de re Whedon

I have just finished watching Dollhouse and once again find myself longing for more and cursing the vagaries of the TV studios for cutting short another Joss Whedon masterpiece. Whedon’s ability to create completely believable worlds populated with even more believable characters is worthy of William Gibson, Neal Stephenson, Frank Herbert or, I would argue, Charles Dickens or Jane Austin. His social satire is every bit as sharp as Terry Pratchett, William Hogarth or Jonathan Swift and, by working with the most impressive and versatile actors, writers, and film and television artists creates that rare achievement: a realization of an idea that exceeds the imagination on every level.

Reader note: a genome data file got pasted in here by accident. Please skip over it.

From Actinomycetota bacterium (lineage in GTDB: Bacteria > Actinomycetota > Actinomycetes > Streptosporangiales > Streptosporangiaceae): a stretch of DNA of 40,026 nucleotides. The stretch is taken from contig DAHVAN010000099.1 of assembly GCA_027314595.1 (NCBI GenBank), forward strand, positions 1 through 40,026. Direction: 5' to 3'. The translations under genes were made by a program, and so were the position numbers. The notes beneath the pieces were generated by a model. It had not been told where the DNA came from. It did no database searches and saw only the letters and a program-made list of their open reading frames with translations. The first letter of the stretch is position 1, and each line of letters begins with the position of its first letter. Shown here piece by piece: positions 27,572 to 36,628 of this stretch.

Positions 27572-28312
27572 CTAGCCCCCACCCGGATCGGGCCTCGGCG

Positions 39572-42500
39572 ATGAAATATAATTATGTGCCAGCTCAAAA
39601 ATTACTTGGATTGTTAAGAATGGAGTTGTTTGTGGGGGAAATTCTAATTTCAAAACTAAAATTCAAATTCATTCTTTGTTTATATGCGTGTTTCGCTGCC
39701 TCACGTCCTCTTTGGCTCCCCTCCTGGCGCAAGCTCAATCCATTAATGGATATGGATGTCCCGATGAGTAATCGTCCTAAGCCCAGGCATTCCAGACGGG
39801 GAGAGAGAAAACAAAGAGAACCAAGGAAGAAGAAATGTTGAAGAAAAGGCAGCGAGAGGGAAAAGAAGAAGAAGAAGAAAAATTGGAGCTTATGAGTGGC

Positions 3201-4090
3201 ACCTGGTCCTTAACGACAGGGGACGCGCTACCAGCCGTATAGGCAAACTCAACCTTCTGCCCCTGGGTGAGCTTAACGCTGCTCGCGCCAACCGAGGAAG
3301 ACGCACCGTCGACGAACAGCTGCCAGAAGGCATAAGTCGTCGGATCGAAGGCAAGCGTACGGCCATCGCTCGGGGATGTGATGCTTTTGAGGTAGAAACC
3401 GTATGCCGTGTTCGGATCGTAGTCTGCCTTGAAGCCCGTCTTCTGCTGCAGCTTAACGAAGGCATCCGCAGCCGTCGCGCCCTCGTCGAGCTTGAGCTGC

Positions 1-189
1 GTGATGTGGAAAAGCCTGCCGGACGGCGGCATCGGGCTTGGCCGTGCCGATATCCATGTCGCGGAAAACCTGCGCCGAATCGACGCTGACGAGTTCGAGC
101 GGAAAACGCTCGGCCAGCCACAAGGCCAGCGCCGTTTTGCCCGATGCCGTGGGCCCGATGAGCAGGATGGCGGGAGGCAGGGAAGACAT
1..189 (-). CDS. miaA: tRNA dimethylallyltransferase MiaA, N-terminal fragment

It seems the television machine and its dependence on the paradoxical equation of matching formulaic viewing demographics to advertisers target audiences while selling the viewer on the notion of novelty does not suit the long term nurturing of Whedon’s brand of storytelling. The fan base for his work is undeniable but exists predominantly on secondary distribution channels and social media platforms whence it is difficult to quantify as justification of continued financial support by studio executives. Perhaps the future of such storytelling lies in the past: Dickens wrote episodically and on subscription. Could we fund work like Whedon’s in a similar way?

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